Monday, April 26, 2010

Daring Bakers: British Pudding

The April 2010 Daring Bakers’ challenge was hosted by Esther of The Lilac Kitchen. She challenged everyone to make a traditional British pudding using, if possible, a very traditional British ingredient: suet.

First of all, Happy Anniversary to me. This is my one-year anniversary of belonging to the Daring Bakers. I’ve baked everything from Milanos to marshmallows, and I’ve loved (just about) every minute of it. And I’d guess my neighbors have been pretty pleased as well.

Anyone that knows me knows I love food. I’ll try anything once. Not that I’m comparing British pudding to, say, roasted bone marrow…

…which I tried last week, when my equally food-adventurous husband decided to make it for us. Let me delay the story of my pudding to say a few words about roasted bone marrow.

No matter what it looks like, how uncomfortable it might be to dig gelatinous, fatty marrow out of the bone of a cow, it tastes good; paired with toasted French bread and a salad of sorts made of parsley, capers, shallots, and lemon vinaigrette, it’s salty, complex, and rich. I enjoyed it. There, I said it. I’d eat it again, but I doubt I’d order it at a restaurant, as there are so many other things I haven’t tried and food that I like a lot more than bone marrow. But I’ve tried it, and I’m glad to be able to make that claim.

So I suppose this month’s theme is fat, because my challenge is steamed pudding made with suet. Suet is the hard fat found around the kidneys of a cow or sheep. Before adding it to a recipe, it must be rendered.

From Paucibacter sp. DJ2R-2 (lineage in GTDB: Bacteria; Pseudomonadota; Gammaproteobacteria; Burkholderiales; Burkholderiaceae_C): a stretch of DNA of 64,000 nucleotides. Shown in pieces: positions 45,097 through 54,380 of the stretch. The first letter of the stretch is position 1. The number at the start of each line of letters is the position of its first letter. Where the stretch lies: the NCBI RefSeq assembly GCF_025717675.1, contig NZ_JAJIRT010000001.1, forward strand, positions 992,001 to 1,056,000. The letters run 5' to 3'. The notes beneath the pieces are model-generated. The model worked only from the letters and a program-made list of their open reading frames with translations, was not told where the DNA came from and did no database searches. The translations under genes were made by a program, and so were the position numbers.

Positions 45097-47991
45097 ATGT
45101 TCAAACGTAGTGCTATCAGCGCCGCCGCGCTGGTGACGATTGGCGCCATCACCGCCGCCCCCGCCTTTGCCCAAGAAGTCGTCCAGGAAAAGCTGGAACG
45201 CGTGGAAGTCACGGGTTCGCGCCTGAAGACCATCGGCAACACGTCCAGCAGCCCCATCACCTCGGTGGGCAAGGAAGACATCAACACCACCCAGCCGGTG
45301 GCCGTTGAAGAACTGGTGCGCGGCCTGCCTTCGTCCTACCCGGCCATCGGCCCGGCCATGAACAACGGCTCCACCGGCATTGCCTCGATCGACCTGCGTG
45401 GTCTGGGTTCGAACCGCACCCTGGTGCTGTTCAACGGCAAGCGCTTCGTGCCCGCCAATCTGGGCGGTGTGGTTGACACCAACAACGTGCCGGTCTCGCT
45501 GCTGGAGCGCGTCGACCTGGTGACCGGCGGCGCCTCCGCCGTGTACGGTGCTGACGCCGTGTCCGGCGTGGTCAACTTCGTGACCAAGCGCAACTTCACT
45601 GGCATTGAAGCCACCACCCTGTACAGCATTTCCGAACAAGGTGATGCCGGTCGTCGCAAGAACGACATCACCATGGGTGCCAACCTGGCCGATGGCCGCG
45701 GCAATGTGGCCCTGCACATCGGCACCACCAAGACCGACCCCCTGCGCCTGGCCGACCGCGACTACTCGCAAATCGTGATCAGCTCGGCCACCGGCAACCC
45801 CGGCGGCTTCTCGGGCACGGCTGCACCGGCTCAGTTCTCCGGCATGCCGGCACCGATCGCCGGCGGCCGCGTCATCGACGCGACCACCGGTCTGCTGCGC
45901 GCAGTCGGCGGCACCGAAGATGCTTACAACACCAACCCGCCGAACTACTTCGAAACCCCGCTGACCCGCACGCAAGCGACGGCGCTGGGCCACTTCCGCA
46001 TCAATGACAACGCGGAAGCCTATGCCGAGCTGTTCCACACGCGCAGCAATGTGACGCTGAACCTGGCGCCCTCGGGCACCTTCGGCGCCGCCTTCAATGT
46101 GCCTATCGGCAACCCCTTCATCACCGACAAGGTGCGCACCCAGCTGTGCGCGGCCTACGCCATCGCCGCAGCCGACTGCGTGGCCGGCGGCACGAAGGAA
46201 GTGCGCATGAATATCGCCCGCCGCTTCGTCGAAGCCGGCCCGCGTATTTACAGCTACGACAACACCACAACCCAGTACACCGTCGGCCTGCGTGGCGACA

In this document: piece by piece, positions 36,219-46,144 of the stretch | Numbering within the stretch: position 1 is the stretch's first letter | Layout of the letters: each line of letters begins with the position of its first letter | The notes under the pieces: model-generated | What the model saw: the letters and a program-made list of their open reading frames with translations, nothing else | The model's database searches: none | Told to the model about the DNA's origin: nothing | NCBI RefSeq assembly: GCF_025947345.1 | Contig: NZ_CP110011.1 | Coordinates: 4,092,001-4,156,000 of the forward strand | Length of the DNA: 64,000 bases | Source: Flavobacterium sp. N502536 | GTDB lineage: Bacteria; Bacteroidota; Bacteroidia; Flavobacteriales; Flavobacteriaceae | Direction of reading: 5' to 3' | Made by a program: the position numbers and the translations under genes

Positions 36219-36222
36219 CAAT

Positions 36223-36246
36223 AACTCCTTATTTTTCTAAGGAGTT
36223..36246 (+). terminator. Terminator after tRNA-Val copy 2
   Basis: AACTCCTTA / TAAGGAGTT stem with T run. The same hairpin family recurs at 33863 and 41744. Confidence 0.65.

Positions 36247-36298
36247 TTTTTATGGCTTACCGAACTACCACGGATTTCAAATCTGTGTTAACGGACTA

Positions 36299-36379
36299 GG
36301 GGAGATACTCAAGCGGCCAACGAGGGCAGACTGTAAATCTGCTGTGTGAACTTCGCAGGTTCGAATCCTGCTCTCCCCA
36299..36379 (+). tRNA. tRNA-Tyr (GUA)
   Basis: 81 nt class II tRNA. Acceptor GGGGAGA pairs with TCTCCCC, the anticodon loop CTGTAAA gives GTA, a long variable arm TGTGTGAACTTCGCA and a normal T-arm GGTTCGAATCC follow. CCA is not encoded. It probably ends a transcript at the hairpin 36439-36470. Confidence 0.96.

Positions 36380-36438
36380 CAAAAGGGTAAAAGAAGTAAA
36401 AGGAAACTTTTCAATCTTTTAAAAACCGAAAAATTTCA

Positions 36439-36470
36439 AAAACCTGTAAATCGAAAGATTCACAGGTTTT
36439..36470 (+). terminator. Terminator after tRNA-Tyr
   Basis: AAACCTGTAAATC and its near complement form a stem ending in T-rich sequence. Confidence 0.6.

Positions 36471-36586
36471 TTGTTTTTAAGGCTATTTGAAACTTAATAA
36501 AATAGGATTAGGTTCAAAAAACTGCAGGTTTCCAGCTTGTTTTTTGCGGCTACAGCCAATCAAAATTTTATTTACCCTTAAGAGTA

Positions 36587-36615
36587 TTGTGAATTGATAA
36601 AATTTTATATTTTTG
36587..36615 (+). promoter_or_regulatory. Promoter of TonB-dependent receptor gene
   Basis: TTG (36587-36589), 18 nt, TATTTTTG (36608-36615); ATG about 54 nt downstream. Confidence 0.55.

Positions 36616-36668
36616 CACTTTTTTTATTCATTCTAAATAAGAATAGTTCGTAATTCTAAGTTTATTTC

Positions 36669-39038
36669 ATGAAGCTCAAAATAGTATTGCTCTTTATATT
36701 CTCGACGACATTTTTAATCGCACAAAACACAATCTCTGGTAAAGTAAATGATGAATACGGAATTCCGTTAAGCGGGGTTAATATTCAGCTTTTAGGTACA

Sifting the flour, salt, and baking powder…

Measuring the molasses…

The recipe I chose was a variation on a basic pudding recipe. I chose the ginger version, which instructed me to replace the sugar with molasses. My gut told me I’d regret that, but I was a good girl and I followed the recipe. (Oh, that good girl has GOT to go.)

The suet, after being in the refrigerator overnight, has the consistency of frozen butter.

Adding molasses, suet, bread crumbs, and ginger to the flour mixture.

Mixing in milk and egg.

All those years of collecting cake pans has paid off! (Too bad I don’t have the lid that goes with it.)

Since the pudding is to be steamed and I have no lid for my pudding mold, I cover it with parchment paper and tie it off with string. It reminds me of a piece of hard candy or taffy.

The paper gets trimmed and set onto an upturned bowl in a pan of simmering water.

Two-and-a-half hours later…

…it falls out of its mold, no problems.

It was late and I wasn’t up to making any kind of sauce or topping for it, so I saved it for the next day. Though I did sneak a thin slice off the bottom, because how could I wait 24 hours?!

Sadly, I was disappointed. Remember that gut feeling I had about the molasses for sugar? It just wasn’t sweet enough. And it was overcooked. But it smelled just like the brown bread from a can I remember from my childhood.

Though when in my childhood is unclear. Maybe we used to take it camping?

In the end I decided it wasn’t worth the extra time (and sugar – remember, I’m supposed to be eating foods low on the glycemic index) for a sauce, so I skipped it. Maybe I’ll moisten it up a bit by putting it in the toaster and adding butter. I mean, margarine.

So while this challenge wasn’t really a success in my view, I did learn how to steam cook, and I’ll definitely be trying my own brown bread sometime.

Steamed Suet Pudding